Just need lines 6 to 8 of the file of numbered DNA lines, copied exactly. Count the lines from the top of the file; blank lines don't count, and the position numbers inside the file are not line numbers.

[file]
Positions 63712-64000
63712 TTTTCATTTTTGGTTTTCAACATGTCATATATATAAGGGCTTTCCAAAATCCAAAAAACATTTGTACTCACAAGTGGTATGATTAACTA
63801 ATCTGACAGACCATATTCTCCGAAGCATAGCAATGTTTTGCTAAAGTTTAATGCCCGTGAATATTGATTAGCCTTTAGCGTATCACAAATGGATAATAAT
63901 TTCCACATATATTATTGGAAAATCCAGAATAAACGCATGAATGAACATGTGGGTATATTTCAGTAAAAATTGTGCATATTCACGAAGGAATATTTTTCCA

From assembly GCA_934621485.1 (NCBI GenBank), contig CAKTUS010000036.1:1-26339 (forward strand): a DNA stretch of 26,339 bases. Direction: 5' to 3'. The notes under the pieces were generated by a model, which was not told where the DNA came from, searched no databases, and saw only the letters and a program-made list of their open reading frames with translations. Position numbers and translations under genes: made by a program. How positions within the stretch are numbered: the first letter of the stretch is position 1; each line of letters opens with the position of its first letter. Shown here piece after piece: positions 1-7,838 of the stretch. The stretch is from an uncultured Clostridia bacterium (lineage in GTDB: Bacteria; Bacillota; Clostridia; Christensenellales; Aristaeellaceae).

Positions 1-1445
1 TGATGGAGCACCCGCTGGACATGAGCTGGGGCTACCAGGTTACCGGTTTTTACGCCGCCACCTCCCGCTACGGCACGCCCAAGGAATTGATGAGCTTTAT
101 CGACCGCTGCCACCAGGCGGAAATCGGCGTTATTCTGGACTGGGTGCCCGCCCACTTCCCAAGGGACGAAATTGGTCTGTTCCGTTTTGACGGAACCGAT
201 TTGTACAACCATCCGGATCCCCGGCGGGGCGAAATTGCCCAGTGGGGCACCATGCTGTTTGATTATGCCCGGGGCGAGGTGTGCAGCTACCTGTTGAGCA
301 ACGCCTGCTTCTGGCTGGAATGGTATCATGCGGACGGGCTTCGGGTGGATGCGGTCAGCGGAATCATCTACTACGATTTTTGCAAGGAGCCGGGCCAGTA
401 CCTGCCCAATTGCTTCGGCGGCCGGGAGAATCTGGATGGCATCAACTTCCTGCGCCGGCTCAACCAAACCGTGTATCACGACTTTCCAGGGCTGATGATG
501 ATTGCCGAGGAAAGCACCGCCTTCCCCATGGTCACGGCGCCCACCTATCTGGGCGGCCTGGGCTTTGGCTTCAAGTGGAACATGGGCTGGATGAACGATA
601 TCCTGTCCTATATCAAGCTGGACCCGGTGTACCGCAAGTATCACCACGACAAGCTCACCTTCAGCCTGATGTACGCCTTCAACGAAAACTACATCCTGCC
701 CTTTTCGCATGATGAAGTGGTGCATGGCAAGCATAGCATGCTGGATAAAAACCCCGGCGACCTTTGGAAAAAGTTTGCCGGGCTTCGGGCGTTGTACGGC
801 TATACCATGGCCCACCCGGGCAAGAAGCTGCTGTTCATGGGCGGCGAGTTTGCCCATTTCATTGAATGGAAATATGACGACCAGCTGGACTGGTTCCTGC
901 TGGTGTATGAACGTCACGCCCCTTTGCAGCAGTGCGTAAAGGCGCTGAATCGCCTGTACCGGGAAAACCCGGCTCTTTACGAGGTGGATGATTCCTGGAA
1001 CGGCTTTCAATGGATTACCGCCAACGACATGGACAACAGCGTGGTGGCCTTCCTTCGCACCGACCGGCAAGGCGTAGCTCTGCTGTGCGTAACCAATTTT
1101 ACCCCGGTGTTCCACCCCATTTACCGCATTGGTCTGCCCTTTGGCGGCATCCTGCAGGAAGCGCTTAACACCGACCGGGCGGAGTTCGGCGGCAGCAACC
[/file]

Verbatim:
Positions 1-1445
1 TGATGGAGCACCCGCTGGACATGAGCTGGGGCTACCAGGTTACCGGTTTTTACGCCGCCACCTCCCGCTACGGCACGCCCAAGGAATTGATGAGCTTTAT
101 CGACCGCTGCCACCAGGCGGAAATCGGCGTTATTCTGGACTGGGTGCCCGCCCACTTCCCAAGGGACGAAATTGGTCTGTTCCGTTTTGACGGAACCGAT